Sunday, January 6, 2019

The Duff Guide to Ska: 2018 Year-End Roundup, Part 2

Editor's note: I'm still playing catch-up with several 2018 releases that I didn't get a chance to review before December 31...

(Reviews by Steve Shafer)

Napoleon Solo Open Channel D (LP, Jump Up Records/Pork Pie, 2018): This terrific Danish band formed in the wake of 2 Tone and was a vital part of brilliant late '80s UK/Euro ska scene (The Trojans, Laurel Aitken, Bad Manners, Potato 5, The Loafers, The Deltones, The Busters, The Frits, and more). Anyone familiar with and a fan of Napoleon Solo's previous releases (their essential How To Steal the World EP was produced by Buster Bloodvessel and their great soul-ska debut album Shot! was released on Buster's short-lived Blue Beat Records) will definitely want to pick up their new one, as they've only gotten better with time. Open Channel D is packed with powerhouse, hook-filled 2 Tone tracks--two of the best ones are proper studio recordings of demos from 1984 that only recently saw the light of day on Jump Up's Early Recordings: First Demos 1984/1984 (proving that a great song in 1984 is still a great song in 2018!). Top cuts include the cocky, I-don't-give-a-damn-what-you-think mission statement in "All I Need" ("I want to live my life/Just the way that I do/I want to get my kicks/Until I'm black and blue/I don't say my life's complete/But it's all I need"); desperately seeking human contact and a cure for intense loneliness via a telephone chat line (anyone remember those from the 1980s?) in "0059" ("Somebody talk, somebody answer me/Somebody please make me feel alive"); and the ecstatic feeling of being head over heels in love and wanting everyone to know how how good you have it in the swaggering "See Her." Even though it was written when they were young pups back in '84, the upbeat but bittersweet "Nobody Told Me" contains the hard-won wisdom of the middle-aged that only comes through living your own life (that often doesn't work anywhere near where you anticipated): "Nobody told me life is like this/Always saying goodbye/Nobody told me life is like this/Always wondering why/Well, you start somewhere and you'll end somewhere/And in between you just go/Nobody told me life's like this/But now I know." It's a "Once in a Lifetime" for the ska set.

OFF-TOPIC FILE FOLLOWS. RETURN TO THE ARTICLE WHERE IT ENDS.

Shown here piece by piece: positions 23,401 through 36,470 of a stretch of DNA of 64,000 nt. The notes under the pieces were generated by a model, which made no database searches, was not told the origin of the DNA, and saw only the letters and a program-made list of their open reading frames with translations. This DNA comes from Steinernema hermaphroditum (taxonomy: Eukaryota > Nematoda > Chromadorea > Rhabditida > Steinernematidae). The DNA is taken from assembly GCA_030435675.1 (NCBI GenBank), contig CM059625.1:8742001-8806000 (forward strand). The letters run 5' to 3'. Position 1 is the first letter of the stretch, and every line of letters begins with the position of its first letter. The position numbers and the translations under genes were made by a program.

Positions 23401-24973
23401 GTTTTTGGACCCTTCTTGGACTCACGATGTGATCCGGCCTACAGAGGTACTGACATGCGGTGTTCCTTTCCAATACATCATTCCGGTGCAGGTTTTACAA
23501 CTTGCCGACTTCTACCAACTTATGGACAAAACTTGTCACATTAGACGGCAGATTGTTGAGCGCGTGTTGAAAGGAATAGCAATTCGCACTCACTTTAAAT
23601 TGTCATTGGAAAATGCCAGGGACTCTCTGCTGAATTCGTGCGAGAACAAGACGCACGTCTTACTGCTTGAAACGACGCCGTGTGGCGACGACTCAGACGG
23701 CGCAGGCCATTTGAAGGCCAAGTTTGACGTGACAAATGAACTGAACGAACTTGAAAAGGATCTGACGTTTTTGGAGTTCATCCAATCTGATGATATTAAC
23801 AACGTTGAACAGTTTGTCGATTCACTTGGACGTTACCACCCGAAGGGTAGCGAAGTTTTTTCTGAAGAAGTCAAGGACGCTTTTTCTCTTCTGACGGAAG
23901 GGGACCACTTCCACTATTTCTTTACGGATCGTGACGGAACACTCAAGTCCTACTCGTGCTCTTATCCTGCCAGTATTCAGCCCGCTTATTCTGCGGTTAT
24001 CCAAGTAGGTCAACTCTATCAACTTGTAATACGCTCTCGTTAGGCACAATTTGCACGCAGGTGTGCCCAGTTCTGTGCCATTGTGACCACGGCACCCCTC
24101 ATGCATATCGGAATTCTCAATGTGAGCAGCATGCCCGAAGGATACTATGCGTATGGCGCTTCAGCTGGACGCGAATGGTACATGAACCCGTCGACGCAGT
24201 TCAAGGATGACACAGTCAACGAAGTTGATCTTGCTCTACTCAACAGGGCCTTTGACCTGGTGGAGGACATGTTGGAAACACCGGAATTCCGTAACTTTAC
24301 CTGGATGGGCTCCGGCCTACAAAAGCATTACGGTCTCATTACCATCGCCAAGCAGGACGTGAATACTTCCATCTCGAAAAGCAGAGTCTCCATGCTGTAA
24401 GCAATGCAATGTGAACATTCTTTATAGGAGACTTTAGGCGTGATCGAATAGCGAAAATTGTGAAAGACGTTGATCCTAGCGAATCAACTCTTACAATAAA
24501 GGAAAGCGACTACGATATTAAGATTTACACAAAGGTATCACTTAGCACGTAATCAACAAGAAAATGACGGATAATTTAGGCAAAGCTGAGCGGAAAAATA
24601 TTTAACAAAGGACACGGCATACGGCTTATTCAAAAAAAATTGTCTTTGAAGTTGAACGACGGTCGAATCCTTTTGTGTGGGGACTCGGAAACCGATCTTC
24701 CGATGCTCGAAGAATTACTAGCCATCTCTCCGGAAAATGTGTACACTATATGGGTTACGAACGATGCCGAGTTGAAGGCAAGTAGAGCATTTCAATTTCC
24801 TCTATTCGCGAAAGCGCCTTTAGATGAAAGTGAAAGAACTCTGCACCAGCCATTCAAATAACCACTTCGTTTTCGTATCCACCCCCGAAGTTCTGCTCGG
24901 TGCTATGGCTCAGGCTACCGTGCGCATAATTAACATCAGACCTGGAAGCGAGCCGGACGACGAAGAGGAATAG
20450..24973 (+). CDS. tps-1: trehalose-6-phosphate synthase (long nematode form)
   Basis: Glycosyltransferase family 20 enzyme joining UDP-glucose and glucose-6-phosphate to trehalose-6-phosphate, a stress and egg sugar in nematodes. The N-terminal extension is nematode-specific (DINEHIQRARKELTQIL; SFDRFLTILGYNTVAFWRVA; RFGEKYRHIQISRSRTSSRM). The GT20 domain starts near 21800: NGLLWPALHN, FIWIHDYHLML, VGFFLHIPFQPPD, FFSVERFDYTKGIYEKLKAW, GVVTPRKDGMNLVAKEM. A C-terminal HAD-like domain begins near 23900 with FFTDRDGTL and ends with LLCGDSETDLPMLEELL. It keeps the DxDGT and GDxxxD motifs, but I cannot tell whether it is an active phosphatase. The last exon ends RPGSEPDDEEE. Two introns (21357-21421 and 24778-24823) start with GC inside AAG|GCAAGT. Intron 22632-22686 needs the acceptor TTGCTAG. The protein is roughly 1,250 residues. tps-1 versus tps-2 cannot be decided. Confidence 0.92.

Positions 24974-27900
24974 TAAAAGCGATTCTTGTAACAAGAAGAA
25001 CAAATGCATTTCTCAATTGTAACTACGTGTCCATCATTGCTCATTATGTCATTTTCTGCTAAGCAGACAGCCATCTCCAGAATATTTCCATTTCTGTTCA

The Trojans Top Hits (CD, Gaz's Rockin' Records/Cadiz Music, 2018): This 18-track compilation offers a completely stellar overview of The Trojans' extensive catalogue. (For some key background info on amazing The Trojans and their fearless leader Gaz Mayall, see The Duff Guide to Ska review of the book "Gaz's Rockin' Blues: The First 30 Years."Top Hits contains songs from 1987 (their first single "Ringo") through 2013 (their most recent LP, Smash It) released on seven Trojans albums, plus several 45 and 12" singles--and there is extraordinary high-quality control throughout (actually, when I was looking over all of their releases, I kept spying many additional tracks that should have been included here; this easily could have been a double or triple album). Guest musicians on some of these tracks include Gaz's friend Prince Buster, Rico Rodriguez, Jennie Bellestar (on one of my favorite songs "Mixed Feelings"), and Zoe Devlin Love. Gaz provides extensive liner notes (that are focused mainly on all of the musicians that comprised the three iterations of the band). If you're not acquainted with The Trojans' sound, its traditional '60s ska mixed with heavy doses of reggae, Japanese, and Celtic music (and the lyrics of theirs songs are often very eco-minded). All in all, this is a fantastic intro to/survey of this exceptional band.

+ + + +

Make sure to read The Duff Guide to Ska: 2018 Year-End Roundup, Part 1!

And there will be several more 2018 releases reviewed in Part 3 TK!

+ + + +

No comments: